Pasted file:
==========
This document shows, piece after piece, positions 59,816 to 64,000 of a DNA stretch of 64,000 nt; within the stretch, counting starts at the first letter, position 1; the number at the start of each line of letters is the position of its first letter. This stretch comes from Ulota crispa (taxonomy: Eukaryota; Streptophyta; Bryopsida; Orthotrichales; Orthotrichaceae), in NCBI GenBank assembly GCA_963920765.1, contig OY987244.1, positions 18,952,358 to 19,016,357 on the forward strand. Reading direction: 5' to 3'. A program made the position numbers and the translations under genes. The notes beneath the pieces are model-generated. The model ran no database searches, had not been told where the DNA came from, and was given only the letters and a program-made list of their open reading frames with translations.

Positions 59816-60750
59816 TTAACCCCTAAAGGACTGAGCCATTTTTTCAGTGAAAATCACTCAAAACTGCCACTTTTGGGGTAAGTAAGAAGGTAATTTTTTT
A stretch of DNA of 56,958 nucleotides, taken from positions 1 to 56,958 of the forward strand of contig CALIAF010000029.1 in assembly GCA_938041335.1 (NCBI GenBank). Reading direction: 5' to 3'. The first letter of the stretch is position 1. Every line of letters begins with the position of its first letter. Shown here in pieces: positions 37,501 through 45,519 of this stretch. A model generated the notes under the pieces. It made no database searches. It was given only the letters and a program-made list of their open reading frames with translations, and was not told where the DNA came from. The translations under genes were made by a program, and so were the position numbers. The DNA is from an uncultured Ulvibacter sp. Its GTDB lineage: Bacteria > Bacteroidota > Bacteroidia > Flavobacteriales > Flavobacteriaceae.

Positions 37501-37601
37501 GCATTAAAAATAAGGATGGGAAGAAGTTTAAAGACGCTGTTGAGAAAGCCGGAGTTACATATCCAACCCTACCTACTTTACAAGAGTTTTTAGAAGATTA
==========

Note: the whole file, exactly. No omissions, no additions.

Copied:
This document shows, piece after piece, positions 59,816 to 64,000 of a DNA stretch of 64,000 nt; within the stretch, counting starts at the first letter, position 1; the number at the start of each line of letters is the position of its first letter. This stretch comes from Ulota crispa (taxonomy: Eukaryota; Streptophyta; Bryopsida; Orthotrichales; Orthotrichaceae), in NCBI GenBank assembly GCA_963920765.1, contig OY987244.1, positions 18,952,358 to 19,016,357 on the forward strand. Reading direction: 5' to 3'. A program made the position numbers and the translations under genes. The notes beneath the pieces are model-generated. The model ran no database searches, had not been told where the DNA came from, and was given only the letters and a program-made list of their open reading frames with translations.

Positions 59816-60750
59816 TTAACCCCTAAAGGACTGAGCCATTTTTTCAGTGAAAATCACTCAAAACTGCCACTTTTGGGGTAAGTAAGAAGGTAATTTTTTT
A stretch of DNA of 56,958 nucleotides, taken from positions 1 to 56,958 of the forward strand of contig CALIAF010000029.1 in assembly GCA_938041335.1 (NCBI GenBank). Reading direction: 5' to 3'. The first letter of the stretch is position 1. Every line of letters begins with the position of its first letter. Shown here in pieces: positions 37,501 through 45,519 of this stretch. A model generated the notes under the pieces. It made no database searches. It was given only the letters and a program-made list of their open reading frames with translations, and was not told where the DNA came from. The translations under genes were made by a program, and so were the position numbers. The DNA is from an uncultured Ulvibacter sp. Its GTDB lineage: Bacteria > Bacteroidota > Bacteroidia > Flavobacteriales > Flavobacteriaceae.

Positions 37501-37601
37501 GCATTAAAAATAAGGATGGGAAGAAGTTTAAAGACGCTGTTGAGAAAGCCGGAGTTACATATCCAACCCTACCTACTTTACAAGAGTTTTTAGAAGATTA